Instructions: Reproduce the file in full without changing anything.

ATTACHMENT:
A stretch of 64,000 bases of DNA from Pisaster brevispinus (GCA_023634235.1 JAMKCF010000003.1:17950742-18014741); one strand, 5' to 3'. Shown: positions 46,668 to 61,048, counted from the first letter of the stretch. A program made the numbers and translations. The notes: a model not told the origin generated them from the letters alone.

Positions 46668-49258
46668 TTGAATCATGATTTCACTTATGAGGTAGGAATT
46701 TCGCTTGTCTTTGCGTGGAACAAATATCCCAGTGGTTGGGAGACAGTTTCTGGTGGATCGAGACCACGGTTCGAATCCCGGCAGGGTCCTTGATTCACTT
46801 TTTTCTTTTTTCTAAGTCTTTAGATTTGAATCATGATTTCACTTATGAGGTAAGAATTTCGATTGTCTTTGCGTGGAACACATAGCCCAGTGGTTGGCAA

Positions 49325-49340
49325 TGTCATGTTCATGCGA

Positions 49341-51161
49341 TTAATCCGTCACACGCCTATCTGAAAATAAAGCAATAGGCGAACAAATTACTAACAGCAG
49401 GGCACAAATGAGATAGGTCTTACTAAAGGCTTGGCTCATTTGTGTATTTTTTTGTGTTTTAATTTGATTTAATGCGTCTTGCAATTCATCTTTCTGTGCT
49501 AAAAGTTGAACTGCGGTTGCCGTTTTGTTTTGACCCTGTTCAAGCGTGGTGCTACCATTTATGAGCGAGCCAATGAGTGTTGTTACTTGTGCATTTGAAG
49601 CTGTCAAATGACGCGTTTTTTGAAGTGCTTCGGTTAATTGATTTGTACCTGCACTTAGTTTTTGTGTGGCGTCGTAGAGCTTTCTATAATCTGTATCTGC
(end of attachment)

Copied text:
A stretch of 64,000 bases of DNA from Pisaster brevispinus (GCA_023634235.1 JAMKCF010000003.1:17950742-18014741); one strand, 5' to 3'. Shown: positions 46,668 to 61,048, counted from the first letter of the stretch. A program made the numbers and translations. The notes: a model not told the origin generated them from the letters alone.

Positions 46668-49258
46668 TTGAATCATGATTTCACTTATGAGGTAGGAATT
46701 TCGCTTGTCTTTGCGTGGAACAAATATCCCAGTGGTTGGGAGACAGTTTCTGGTGGATCGAGACCACGGTTCGAATCCCGGCAGGGTCCTTGATTCACTT
46801 TTTTCTTTTTTCTAAGTCTTTAGATTTGAATCATGATTTCACTTATGAGGTAAGAATTTCGATTGTCTTTGCGTGGAACACATAGCCCAGTGGTTGGCAA

Positions 49325-49340
49325 TGTCATGTTCATGCGA

Positions 49341-51161
49341 TTAATCCGTCACACGCCTATCTGAAAATAAAGCAATAGGCGAACAAATTACTAACAGCAG
49401 GGCACAAATGAGATAGGTCTTACTAAAGGCTTGGCTCATTTGTGTATTTTTTTGTGTTTTAATTTGATTTAATGCGTCTTGCAATTCATCTTTCTGTGCT
49501 AAAAGTTGAACTGCGGTTGCCGTTTTGTTTTGACCCTGTTCAAGCGTGGTGCTACCATTTATGAGCGAGCCAATGAGTGTTGTTACTTGTGCATTTGAAG
49601 CTGTCAAATGACGCGTTTTTTGAAGTGCTTCGGTTAATTGATTTGTACCTGCACTTAGTTTTTGTGTGGCGTCGTAGAGCTTTCTATAATCTGTATCTGC